A pair of this week’s top stories were studies demonstrating the benefits of mammography screening, but the authors of an editorial response to one of the studies seem to remain unimpressed.
The first study, published online in Cancer, looked at the incidence of late-stage breast cancers in the mammography era. Researchers from the University of Michigan Comprehensive Cancer Center in Ann Arbor, led by Mark Helvie, MD, aimed to see if the rates of early- and late-stage breast cancers had changed between the late 1970s, before mammography was popularized, and the late 2000s.
Based on breast cancer trends in the pre-mammography era, Helvie and colleagues calculated the expected annual percentage change in breast cancer incidence to be 1.3 percent per year. Using this figure, they determined that the incidence of late-stage breast cancer decreased by 37 percent compared with projections, while the incidence of early-stage cancer increased 48 percent, indicating a shift toward earlier detection since the advent of mammography.
The big headline study of the week, however, was the analysis of a Norwegian breast cancer screening program published online in BMJ. Harald Weedon-Fekjær, PhD, of the Department of Public Health at the Norwegian University of Science and Technology and the Oslo Center for Biostatistics and Epidemiology at the University of Oslo, and colleagues analyzed data from all Norwegian women aged 50 to 79 from 1986 to 2009, a total of more than 15 million person years of observation. Within the time period analyzed, a mammography screening program was gradually implemented that invited women aged 50 to 69 to undergo screening. Results showed that invitation to mammography screening was associated with a 28 percent reduction in the risk of death from breast cancer.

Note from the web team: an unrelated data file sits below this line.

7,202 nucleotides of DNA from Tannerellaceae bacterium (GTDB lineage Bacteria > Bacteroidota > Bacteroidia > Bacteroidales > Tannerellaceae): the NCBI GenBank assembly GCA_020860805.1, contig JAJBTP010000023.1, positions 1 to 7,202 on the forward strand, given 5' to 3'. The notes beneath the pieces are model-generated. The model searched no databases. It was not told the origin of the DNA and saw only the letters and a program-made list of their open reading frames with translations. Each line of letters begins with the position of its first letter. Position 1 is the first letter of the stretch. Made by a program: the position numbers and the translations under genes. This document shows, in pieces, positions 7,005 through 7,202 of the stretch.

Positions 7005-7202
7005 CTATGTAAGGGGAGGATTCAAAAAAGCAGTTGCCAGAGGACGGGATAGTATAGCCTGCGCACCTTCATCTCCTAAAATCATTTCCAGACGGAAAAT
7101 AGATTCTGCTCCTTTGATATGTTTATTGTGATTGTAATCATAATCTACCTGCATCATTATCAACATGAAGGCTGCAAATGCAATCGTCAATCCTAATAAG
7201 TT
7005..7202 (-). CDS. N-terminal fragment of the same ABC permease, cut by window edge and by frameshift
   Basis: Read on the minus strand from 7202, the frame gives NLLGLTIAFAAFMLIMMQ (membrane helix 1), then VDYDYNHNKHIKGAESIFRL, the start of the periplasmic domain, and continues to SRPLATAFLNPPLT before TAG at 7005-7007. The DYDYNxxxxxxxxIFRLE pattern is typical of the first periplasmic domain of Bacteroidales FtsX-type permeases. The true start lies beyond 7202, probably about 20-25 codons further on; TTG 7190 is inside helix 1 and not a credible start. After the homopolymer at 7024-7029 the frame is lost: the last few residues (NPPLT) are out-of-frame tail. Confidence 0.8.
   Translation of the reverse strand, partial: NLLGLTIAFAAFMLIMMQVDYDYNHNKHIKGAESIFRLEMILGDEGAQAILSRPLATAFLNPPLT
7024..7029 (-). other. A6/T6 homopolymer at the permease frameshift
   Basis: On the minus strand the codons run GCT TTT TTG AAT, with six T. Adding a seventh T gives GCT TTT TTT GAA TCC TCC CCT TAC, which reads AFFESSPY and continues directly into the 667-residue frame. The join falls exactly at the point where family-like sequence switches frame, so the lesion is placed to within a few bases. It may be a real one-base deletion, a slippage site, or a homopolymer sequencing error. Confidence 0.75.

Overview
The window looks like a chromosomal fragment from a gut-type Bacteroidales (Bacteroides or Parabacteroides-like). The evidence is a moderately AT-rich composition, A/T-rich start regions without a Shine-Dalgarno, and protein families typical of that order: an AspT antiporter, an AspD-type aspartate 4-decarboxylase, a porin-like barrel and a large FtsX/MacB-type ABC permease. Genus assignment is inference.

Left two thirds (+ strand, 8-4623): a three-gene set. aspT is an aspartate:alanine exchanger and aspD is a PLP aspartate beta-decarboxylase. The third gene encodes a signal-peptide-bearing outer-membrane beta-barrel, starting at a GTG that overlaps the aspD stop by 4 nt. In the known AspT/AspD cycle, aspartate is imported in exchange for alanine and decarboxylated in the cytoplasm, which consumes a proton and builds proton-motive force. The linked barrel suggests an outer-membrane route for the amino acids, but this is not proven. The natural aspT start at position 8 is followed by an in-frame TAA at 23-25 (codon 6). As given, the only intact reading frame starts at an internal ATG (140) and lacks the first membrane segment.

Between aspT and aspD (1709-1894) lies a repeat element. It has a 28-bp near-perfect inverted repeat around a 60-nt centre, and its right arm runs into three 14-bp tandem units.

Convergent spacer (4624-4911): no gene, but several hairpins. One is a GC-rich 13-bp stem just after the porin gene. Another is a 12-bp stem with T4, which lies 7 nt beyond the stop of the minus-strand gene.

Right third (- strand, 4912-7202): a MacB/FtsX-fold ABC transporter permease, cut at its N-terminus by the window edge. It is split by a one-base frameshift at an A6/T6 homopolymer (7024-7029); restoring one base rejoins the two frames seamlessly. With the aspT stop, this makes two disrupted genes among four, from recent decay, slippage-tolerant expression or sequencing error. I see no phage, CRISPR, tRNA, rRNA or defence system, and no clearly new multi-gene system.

Weedon-Fekjær and colleagues also estimated that 368 women would need to be invited to screening to prevent one death from breast cancer, though they noted that improvements in treatment will actually increase the number of women needed to be invited to mammography to prevent one death.
Even with that caveat, the results of the study demonstrate the benefits of screening programs, but an accompanying editorial, co-authored by Joann G. Elmore, MD, of the University of Washington School of Medicine in Seattle, and Russell P. Harris, MD, of the University of North Carolina, Chapel Hill, was less enthusiastic.
“While the benefits are small, the harms of screening are real and include overdiagnosis, psychological stress and exorbitant healthcare costs,” wrote Elmore and Harris. They added that the Norwegian study merely confirmed that the benefits of screening mammography are “modest at best.”
We’d love to hear your take on the debate. Do you believe the benefits of mammography screening are substantial enough to balance out the harms noted by Elmore and Harris?
Editor – Health Imaging